Waste of Time
Last month, Time magazine published yet another list of the 100 greatest albums of all time. Unless you just crawled out from under a rock that has prevented you from paying attention to some of the most overexposed music of the past half-century, don’t expect to be educated by this list. Quite the reverse, it is further proof that mainstream journalism totally doesn’t get the big picture when it comes to the music of our time.
The list’s compilers, Josh Tyrangiel and Alan Light, think they’re so radical for not including anything on their list by Pink Floyd. But what’s their explanation for leaving out virtually all music that exists outside of the sphere of the pop song? They think they’re oh-so-inclusionary by mixing together rock, r&b, reggae, hip-hop, country, and some Frank Sinatra. Granted, they’ve offered a few tiny crumbs to jazz—John Coltrane’s A Love Supreme, plus Miles Davis’s Kind of Blue and Bitches Brew—albums which totally do not fit into the song rubrick. But, unless they’ve been conned by Ken Burns’s view of jazz history, it’s pretty hard to ignore musical forces like Cecil Taylor, Ornette Coleman, Carla Bley, the Art Ensemble of Chicago, John Zorn, and Dave Douglas. But, then again, Wynton didn’t make the list either, nor did Thelonious Monk (who was once featured on the cover of Time), Charlie Parker, Charles Mingus, Louis Armstrong, or even Duke Ellington.
This list also completely ignores Broadway musical cast albums, film soundtracks, salsa, bluegrass, and classical music of any kind. Of course, from my particular musical vantage point, it’s impossible to think of the recorded musical landscape of the past fifty years and not immediately also think of: John Cage, Morton Feldman, Harry Partch, Philip Glass, Steve Reich, Terry Riley, John Adams, Meredith Monk, Milton Babbitt, Elliott Carter, and the members of Bang on a Can, to name only a handful of the most recognizable names in contemporary American music. Come to think of it, even Aaron Copland, Samuel Barber, and Leonard Bernstein lived into the era they are covering, and important and popular albums of their music were issued during this time.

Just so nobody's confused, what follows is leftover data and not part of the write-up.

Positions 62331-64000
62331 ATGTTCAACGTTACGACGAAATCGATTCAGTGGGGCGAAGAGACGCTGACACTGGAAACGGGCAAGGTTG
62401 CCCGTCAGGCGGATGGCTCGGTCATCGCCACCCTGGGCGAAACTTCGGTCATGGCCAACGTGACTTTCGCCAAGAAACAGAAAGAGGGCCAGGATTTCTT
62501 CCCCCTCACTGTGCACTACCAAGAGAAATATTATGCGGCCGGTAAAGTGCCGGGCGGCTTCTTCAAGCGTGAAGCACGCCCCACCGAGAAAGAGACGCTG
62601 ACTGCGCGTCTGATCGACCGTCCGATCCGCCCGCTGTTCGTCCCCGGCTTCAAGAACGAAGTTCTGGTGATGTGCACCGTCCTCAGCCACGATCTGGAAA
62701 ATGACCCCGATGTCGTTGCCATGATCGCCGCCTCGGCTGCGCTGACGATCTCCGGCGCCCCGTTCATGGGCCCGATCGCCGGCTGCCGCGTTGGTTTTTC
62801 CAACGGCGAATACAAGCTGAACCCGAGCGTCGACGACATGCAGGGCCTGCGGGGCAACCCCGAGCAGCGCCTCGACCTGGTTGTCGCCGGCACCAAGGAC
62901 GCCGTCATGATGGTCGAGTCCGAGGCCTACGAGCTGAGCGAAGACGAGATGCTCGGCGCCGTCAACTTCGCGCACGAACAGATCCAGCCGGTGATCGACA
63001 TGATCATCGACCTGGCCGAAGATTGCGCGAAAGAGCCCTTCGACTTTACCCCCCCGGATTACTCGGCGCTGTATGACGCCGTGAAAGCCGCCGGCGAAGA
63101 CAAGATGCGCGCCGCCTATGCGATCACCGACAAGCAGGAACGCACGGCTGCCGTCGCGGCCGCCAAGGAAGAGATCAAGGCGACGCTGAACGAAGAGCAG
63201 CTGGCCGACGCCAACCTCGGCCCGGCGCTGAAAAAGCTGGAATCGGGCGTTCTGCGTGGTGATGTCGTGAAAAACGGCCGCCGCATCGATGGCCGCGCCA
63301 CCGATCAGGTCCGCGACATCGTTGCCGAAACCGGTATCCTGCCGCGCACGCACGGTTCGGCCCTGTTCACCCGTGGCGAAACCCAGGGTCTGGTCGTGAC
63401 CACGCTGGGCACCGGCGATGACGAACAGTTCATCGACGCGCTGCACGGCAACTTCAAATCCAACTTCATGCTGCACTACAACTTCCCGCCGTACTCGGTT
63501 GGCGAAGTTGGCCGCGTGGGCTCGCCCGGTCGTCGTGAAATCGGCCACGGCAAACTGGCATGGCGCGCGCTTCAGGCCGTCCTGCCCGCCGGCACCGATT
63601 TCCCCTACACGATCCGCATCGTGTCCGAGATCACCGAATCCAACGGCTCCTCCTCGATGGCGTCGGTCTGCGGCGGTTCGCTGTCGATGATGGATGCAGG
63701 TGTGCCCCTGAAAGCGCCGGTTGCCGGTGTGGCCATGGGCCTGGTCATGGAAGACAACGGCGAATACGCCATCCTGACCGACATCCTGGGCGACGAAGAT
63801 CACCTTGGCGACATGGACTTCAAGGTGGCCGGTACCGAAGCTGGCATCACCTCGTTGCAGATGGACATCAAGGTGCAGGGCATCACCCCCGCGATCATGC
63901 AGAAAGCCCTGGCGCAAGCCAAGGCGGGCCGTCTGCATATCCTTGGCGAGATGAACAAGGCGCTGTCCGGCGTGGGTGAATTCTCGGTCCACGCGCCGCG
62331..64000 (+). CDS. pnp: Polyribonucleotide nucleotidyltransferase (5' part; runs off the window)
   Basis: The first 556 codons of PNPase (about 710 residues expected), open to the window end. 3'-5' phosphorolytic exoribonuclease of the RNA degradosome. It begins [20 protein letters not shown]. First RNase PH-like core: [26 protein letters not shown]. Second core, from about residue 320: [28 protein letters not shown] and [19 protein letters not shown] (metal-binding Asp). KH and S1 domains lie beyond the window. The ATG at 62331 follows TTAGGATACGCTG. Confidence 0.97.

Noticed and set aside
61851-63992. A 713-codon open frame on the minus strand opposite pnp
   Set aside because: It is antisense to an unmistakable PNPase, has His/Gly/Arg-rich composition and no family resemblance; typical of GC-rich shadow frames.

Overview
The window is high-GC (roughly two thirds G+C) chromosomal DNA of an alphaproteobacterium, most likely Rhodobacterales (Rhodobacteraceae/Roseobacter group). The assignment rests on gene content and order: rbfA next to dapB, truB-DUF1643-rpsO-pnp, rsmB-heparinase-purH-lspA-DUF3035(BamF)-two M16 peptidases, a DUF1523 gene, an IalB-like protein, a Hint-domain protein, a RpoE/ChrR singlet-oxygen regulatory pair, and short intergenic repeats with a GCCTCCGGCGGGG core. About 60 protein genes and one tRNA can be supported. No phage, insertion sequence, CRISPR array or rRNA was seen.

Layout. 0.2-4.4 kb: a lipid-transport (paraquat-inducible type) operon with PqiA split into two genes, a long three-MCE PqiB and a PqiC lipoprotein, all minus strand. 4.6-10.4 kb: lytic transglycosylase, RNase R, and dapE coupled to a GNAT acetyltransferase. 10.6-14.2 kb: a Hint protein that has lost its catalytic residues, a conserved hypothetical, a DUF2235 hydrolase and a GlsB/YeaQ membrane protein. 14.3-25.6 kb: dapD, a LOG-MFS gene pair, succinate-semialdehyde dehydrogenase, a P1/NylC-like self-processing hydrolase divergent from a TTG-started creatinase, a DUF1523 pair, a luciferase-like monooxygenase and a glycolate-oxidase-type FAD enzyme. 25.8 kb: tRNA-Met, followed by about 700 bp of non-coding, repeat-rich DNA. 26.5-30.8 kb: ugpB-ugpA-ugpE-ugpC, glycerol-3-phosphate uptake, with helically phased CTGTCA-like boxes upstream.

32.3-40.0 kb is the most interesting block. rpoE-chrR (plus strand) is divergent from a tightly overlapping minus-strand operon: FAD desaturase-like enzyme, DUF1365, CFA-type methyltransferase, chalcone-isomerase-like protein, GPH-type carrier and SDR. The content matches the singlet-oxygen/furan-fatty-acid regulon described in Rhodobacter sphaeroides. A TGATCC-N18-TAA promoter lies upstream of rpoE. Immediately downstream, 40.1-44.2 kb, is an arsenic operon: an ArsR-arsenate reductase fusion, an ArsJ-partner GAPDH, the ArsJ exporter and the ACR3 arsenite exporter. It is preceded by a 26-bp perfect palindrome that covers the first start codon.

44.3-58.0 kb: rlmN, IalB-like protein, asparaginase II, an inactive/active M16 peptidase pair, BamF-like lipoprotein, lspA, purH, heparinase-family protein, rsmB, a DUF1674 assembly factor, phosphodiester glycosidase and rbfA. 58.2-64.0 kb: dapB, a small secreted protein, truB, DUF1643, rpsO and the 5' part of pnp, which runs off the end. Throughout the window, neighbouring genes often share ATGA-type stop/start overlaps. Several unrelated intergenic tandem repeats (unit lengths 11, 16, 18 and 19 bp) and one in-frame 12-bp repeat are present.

For the sake of keeping sentences to a 70-word minimum, I’ve self-limited myself here to American names, but Tyrangiel and Light didn’t. Their decade-by-decade account of the last half century abounds with folks like David Bowie, Elton John, Bob Marley, The Who, the Rolling Stones, the Beatles, the Sex Pistols, and the Clash. This compendium of names is perhaps more telling of their age than our age overall (as is the fact that nearly half their picks from the current decade are re-issues from the likes of Elvis and Hank Williams).
Don’t get me wrong here. I’m a big fan of most of the music on their list. I actually own almost all of the records they mention (although I have to confess that I still don’t get Elton John). But the seeming and ultimately faux inclusivity of such lists belies what, in the final analysis, amounts to a sinister exclusivity. Sadly one of the only ways to survive in the narrow-cast realm of exclusivity is to be exclusive as well. It’s almost that time of the year again when folks will start dumping on the Pulitzer Prize committee for not paying attention to a wider range of music. But perhaps it’s good that they don’t. At least some of the names missing from Tyrangiel and Light’s list are on theirs.